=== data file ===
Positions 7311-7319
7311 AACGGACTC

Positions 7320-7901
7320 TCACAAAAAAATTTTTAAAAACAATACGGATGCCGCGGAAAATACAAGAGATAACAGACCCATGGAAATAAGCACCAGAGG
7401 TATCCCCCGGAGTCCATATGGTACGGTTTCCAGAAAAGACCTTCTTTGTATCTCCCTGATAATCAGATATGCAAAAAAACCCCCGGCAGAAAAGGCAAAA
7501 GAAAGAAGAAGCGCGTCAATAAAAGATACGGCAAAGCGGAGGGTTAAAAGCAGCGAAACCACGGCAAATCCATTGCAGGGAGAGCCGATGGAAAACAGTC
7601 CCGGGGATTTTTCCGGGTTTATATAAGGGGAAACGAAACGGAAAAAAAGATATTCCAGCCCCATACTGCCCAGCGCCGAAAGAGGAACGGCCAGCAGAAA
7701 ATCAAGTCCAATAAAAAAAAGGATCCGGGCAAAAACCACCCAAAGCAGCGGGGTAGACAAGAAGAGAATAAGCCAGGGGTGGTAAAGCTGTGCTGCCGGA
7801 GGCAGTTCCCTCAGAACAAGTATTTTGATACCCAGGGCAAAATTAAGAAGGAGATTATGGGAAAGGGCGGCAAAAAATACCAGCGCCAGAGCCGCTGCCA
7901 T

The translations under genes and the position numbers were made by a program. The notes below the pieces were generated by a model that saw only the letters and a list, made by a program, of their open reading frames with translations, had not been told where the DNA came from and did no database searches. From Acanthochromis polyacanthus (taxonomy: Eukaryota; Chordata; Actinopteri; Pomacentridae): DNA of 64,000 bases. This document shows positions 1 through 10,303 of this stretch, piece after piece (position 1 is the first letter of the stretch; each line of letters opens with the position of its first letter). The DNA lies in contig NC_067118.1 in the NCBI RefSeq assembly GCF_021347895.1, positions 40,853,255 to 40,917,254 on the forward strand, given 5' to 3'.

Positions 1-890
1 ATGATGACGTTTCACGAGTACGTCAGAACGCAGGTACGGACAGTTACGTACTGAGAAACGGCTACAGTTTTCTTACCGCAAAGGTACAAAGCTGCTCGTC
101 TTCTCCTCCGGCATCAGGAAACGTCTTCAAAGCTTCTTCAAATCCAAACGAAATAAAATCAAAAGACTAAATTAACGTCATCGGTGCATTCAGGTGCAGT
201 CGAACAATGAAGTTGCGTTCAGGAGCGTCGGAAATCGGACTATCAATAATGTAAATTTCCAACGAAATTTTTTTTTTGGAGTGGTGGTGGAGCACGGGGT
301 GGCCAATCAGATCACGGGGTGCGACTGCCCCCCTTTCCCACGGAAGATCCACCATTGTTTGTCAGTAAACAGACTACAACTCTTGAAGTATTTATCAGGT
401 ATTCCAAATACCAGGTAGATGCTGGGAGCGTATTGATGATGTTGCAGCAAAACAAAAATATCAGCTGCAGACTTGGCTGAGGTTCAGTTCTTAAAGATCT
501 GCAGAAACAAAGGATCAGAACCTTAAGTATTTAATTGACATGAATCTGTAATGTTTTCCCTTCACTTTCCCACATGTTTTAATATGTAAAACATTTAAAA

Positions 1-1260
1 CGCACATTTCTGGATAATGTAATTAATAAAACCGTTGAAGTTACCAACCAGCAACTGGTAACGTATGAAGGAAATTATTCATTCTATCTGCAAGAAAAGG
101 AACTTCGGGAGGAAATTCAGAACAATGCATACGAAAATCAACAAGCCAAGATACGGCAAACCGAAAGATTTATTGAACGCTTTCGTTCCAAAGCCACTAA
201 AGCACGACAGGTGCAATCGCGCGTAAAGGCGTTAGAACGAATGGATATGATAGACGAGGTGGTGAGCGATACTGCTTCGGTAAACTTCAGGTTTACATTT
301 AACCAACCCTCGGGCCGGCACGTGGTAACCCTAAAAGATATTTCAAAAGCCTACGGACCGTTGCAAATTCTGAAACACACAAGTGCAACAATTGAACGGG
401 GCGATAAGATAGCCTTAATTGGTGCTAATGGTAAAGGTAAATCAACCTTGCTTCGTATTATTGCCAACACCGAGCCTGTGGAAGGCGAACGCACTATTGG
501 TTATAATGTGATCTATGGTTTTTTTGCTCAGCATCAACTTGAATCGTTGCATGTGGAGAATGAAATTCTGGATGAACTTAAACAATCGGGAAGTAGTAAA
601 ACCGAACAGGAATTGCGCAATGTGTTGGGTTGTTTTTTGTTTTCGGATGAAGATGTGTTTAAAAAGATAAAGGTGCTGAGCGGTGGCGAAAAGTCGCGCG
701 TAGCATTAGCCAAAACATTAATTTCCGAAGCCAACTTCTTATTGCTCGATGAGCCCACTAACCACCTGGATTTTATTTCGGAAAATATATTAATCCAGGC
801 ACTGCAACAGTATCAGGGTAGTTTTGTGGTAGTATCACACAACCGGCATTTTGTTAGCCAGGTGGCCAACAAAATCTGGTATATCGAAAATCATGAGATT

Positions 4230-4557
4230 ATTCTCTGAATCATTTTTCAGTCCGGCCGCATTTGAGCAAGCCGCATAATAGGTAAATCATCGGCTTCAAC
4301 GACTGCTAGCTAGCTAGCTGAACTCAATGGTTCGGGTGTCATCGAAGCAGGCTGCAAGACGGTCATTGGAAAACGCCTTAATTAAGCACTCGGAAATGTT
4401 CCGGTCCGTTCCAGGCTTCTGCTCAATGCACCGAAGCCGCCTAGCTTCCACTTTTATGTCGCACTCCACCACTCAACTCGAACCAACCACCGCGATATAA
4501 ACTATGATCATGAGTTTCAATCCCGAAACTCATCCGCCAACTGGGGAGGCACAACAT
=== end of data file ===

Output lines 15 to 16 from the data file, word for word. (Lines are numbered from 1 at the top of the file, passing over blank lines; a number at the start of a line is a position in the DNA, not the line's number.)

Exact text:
201 CGAACAATGAAGTTGCGTTCAGGAGCGTCGGAAATCGGACTATCAATAATGTAAATTTCCAACGAAATTTTTTTTTTGGAGTGGTGGTGGAGCACGGGGT
301 GGCCAATCAGATCACGGGGTGCGACTGCCCCCCTTTCCCACGGAAGATCCACCATTGTTTGTCAGTAAACAGACTACAACTCTTGAAGTATTTATCAGGT